We don’t get engaged on the first, second, or even third date! Most people in my community date for a few months. They don’t touch before they are married, which obviously sounds extreme to an outsider, but they do spend time getting to know their prospective mate, meeting their friends and family and only go through with the engagement if both parties are excited about it.
Our rabbis believe that birth control can have a place within halacha.
Our husbands don’t leave the delivery room when we’re in labor.
Sixteen year olds don’t get married (in our community or any community!).
We are religious Zionists. We believe that after 2000 years of being expelled from Our Land and then miraculously getting returned to it is not a coincidence. We believe this may be the beginning of the redemption.
We consume secular media inasmuch as it is kosher, including partaking of technology.
A broken engagement is not shameful like it is on Shtisel.
We believe that science and Torah can work together.
While we dress in modest clothes and yarmulkes and tzitzis, we wear modern styles. Our men’s peyos are just sideburns, our women wear longer and more stylish wigs, and no women shave their head.
We know that smoking is bad, and it’s very rare around here.
Additionally, there is major dysfunction among the characters in Shtisel. While there is dysfunction in every community, I have only lived in two – the upper middle class secular world and the right-wing modern Orthodox world. Without being clairvoyant or sneaking into people’s homes, I can’t fully know what goes on behind closed doors. But my sense is that my current community is a rather healthy one, the most healthy place I’ve seen up close or from the outside.
So while Shtisel is an entertaining show which has done some good in humanizing the otherwise reviled “ultra-orthodox” Jew, it does a fair amount of damage in terms of making stringent practices seem like “Orthodox” practices and popularizing the idea that observant Jewish life is automatically dysfunctional.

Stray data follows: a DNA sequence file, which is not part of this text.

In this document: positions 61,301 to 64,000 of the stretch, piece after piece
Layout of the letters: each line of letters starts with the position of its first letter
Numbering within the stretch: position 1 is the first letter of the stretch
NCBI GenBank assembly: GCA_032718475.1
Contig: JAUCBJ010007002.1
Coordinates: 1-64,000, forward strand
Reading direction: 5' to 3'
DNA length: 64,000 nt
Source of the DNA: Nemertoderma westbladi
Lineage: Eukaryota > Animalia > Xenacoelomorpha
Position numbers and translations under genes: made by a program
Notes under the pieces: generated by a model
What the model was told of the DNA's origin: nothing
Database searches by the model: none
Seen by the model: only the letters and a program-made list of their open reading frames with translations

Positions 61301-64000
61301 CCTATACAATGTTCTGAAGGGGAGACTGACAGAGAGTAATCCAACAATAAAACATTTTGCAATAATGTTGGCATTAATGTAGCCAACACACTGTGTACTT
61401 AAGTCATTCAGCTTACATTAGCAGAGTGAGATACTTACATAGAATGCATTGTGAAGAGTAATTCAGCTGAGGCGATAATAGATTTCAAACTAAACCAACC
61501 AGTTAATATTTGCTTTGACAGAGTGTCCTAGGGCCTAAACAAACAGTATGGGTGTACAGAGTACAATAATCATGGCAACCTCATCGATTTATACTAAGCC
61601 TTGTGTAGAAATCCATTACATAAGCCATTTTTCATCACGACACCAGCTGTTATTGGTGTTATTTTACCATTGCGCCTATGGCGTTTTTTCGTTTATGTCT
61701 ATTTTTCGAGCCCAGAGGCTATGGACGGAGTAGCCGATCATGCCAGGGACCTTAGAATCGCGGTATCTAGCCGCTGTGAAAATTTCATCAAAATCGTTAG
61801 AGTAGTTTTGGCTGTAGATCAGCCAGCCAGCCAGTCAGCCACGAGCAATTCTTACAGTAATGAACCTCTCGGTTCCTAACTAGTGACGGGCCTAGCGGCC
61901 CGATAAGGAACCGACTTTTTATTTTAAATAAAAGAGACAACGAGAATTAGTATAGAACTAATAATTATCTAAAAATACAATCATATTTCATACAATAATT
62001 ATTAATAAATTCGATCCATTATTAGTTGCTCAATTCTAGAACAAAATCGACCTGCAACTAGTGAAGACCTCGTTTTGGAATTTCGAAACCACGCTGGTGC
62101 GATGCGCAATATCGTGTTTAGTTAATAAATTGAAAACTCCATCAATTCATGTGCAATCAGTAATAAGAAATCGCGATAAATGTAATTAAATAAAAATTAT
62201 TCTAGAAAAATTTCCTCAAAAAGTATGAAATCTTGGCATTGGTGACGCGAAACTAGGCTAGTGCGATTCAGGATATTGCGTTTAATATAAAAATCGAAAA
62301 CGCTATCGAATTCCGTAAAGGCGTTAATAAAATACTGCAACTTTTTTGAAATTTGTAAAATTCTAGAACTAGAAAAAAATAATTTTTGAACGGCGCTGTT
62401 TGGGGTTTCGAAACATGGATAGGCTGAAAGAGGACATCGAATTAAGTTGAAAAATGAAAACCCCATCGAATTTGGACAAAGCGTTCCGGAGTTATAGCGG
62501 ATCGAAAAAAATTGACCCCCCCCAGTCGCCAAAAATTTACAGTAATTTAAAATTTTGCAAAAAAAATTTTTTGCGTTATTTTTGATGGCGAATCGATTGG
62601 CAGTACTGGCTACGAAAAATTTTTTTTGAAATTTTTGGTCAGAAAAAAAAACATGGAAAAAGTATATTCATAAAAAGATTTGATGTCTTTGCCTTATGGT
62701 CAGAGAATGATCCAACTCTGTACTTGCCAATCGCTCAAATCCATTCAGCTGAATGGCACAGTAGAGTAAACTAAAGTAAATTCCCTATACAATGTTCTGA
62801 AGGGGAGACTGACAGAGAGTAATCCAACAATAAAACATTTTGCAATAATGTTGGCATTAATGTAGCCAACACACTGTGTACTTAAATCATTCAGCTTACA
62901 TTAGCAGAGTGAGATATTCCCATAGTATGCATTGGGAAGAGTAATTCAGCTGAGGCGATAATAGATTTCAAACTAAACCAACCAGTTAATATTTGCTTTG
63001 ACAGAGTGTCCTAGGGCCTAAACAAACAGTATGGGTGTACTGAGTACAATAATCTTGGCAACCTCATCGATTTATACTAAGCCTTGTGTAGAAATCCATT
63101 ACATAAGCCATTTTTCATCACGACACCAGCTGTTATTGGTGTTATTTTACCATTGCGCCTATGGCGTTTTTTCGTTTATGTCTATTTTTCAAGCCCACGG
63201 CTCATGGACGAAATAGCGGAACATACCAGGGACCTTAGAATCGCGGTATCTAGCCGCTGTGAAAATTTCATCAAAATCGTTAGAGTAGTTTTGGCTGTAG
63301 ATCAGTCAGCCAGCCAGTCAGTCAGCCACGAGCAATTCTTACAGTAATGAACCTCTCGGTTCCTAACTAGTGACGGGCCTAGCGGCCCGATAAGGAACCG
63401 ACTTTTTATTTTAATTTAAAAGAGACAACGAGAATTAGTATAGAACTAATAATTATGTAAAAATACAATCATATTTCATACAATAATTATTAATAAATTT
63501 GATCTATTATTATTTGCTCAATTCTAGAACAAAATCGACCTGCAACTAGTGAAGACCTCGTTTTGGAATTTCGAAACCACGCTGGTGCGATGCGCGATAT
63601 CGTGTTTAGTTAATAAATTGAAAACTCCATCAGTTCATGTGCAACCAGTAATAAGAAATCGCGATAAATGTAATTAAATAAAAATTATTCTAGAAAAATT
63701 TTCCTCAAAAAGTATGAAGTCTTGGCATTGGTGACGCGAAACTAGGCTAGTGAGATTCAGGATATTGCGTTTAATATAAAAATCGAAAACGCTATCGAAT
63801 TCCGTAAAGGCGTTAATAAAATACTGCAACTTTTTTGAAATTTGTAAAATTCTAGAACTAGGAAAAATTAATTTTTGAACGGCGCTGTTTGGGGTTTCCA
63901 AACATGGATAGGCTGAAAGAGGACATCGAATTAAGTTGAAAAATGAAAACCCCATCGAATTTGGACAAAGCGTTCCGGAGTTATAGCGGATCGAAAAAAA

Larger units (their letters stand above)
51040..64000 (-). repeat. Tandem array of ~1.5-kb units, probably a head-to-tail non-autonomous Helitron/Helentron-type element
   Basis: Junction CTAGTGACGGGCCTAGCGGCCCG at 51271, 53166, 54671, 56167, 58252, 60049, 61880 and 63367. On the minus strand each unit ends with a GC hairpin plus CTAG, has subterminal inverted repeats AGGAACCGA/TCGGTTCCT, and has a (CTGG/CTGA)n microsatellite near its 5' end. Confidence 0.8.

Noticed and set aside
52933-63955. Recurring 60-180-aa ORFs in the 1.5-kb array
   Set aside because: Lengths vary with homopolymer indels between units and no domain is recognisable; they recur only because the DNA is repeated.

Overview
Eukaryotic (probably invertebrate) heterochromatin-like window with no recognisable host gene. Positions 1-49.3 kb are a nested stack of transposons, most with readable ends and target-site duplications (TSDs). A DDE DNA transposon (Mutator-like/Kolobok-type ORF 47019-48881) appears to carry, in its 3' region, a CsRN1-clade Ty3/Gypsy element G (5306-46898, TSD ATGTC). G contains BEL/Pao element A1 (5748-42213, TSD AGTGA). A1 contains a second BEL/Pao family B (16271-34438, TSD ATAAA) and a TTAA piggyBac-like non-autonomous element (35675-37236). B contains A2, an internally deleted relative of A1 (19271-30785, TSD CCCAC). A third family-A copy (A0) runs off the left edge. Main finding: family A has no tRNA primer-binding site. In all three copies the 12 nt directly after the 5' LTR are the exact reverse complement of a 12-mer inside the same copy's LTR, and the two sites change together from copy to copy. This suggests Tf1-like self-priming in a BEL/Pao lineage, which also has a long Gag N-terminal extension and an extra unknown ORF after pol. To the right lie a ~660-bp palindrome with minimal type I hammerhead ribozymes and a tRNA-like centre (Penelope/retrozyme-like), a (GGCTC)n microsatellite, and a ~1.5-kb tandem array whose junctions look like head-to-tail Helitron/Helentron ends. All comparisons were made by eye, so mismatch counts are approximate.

A fan on our Facebook page lamented the fact that none of the actors on Shtisel became more observant in real life, but it doesn’t surprise me at all. While a charedi life can be a beautiful way of life and is for many, for the average secular Jew, it feels like a very big jump from what their life looks like. It feels unattainable.
Conversely, we polled 600 of our readers a few years ago and 50% of the non-observant ones told us that our content had inspired them to either become more religious or consider doing so. Why? Because we use these pages to show all that one CAN do within the bounds of halacha, all the ways traditional Jewish wisdom can bring sanity to an often scary world. We regularly publicize wonderful Orthodox Jews (from across the spectrum of Orthodoxy) using their talents to make an impact on nearly every industry and show how ancient rituals can have deep meaning in modern times.
In other words, Netflix should consider a show about a Jew in the City!
Editor’s note: An earlier version of this article mistakenly called the community “Hasidic,” said they live in “Meah Shearim,” and used the word “extreme,” which was being misunderstood by many readers as a negative. It has been updated with the word “right-wing” to connote more machmir approaches to Jewish law.